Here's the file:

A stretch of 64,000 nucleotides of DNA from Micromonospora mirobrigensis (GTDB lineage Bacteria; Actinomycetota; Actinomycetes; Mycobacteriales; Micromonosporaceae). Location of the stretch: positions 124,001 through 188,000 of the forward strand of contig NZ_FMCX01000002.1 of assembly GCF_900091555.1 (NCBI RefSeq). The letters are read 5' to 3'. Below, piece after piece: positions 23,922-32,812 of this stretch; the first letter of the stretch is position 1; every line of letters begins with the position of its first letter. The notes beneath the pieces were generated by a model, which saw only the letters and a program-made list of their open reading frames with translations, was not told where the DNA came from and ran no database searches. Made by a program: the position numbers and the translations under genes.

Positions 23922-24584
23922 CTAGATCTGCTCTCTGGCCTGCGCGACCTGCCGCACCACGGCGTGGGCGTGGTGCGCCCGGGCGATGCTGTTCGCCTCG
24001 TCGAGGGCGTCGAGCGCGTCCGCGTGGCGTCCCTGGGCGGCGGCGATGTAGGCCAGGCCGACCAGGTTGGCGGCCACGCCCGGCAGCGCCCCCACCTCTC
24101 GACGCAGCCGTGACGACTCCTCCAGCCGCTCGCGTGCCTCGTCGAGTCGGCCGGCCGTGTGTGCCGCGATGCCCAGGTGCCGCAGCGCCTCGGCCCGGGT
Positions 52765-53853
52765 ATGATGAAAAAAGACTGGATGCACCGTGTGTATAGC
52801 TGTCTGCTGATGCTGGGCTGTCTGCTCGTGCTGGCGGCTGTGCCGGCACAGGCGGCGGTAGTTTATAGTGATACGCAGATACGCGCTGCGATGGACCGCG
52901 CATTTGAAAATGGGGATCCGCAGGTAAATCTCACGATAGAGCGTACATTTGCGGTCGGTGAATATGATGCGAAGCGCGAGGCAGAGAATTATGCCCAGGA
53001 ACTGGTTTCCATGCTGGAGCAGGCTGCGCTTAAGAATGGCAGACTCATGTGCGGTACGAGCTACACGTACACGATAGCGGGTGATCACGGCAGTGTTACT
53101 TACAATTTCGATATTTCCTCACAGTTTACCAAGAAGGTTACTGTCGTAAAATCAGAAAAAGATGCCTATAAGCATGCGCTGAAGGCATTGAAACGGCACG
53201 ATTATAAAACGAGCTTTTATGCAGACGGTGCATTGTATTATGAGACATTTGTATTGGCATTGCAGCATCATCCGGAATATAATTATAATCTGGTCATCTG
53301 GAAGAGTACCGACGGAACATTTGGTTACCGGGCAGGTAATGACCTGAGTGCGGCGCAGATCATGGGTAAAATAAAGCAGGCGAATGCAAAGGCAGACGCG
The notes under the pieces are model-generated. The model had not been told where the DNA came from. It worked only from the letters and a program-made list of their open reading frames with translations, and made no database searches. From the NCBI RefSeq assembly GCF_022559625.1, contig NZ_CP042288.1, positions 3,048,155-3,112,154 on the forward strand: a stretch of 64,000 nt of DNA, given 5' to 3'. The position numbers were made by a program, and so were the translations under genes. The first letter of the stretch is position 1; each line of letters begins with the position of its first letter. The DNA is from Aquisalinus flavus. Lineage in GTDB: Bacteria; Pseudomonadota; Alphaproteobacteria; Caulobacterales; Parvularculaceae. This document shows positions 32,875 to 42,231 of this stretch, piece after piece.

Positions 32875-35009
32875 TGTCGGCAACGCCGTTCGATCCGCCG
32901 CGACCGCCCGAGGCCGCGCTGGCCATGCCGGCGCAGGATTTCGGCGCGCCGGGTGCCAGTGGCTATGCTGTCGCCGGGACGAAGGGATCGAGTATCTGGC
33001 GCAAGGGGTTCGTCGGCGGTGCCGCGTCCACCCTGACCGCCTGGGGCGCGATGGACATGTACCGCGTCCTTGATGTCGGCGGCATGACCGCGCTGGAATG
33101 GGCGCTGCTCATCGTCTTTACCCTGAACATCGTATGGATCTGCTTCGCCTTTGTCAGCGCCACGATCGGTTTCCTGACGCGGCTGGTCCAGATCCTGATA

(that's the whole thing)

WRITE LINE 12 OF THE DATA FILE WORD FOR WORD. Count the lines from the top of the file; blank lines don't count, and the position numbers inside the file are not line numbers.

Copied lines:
53201 ATTATAAAACGAGCTTTTATGCAGACGGTGCATTGTATTATGAGACATTTGTATTGGCATTGCAGCATCATCCGGAATATAATTATAATCTGGTCATCTG